"The Power of Habit", written by Charles Duhigg, point out concepts that
directly relate to how our habits work and how they can be changed in order for them to be self-
beneficial in a non-harmful way. In the case of Angie Bachmann is who can be held responsible for the things she has done herself, nobody else. I do believe that the state of her addiction, and the way Harrah's reached out to her was a bit extreme, however Bachmann is the only one who is to blame for what happened in the first place because she put herself in that position. Bachmann was home alone all day and found it extremely difficult to keep busy. With her husband working and her kids gone at school during the week, she drover herself crazy sitting at home. The story begins by her discovering the Casino, and rewarding herself by going there every Friday until her children were out of school. She didn't think it was a big deal, until it was. It became more regularly; three days a week, four days a week, every day. Bachmann also began spending more and more, whether she lost or won more money the bets grew in risk each time. It got to the point where she eventually spent all of her money at the casino, whether it was her line of credit from her home or her inheritance. Her gambling problem was out of hand. Although Bachmann argued that she was acting per Harrah's manipulations, she is still responsible because Harrah's actions were legal, she did not get treatment for addiction, she was fully aware of her actions, and she kept coming back to the casino even though she tried to change.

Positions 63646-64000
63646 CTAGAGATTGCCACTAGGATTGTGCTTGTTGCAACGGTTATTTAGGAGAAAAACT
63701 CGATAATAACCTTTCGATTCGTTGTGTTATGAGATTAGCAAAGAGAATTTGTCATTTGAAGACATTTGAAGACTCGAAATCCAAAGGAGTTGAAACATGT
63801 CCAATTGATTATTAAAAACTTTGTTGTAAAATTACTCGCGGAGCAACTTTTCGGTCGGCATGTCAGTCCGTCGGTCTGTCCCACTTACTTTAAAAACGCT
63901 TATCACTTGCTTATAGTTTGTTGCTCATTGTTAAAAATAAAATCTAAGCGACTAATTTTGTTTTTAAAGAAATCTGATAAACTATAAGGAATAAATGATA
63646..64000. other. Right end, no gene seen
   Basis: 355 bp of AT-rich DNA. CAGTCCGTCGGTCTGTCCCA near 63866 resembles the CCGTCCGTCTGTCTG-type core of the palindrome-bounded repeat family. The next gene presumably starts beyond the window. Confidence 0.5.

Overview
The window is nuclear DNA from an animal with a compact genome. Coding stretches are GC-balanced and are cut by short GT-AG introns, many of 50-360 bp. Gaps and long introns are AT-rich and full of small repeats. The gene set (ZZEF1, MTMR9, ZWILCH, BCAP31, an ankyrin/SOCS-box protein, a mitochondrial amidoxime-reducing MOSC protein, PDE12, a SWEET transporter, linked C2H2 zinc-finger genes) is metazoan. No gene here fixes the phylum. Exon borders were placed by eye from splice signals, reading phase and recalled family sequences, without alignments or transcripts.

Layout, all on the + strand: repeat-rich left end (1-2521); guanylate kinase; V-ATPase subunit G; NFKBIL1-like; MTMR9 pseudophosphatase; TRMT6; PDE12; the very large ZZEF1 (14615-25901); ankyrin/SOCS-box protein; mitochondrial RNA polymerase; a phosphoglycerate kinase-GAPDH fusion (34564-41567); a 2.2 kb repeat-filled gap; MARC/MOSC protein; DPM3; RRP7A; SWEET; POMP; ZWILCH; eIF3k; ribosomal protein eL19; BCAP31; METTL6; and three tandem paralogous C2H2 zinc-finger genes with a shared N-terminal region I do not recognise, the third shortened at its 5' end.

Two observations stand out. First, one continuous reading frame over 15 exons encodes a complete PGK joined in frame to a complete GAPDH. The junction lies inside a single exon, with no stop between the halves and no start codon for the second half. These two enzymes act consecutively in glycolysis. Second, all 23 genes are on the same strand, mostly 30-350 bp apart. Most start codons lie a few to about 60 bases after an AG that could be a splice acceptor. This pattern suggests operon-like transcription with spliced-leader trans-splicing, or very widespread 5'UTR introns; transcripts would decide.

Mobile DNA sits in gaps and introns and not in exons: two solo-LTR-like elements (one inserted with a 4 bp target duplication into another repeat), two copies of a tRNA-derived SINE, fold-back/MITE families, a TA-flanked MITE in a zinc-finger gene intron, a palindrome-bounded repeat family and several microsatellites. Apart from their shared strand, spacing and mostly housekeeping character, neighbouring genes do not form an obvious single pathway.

anyone help me fix this intro.
All our life consists of habbits. We don't sometimes realize how some... View the full answer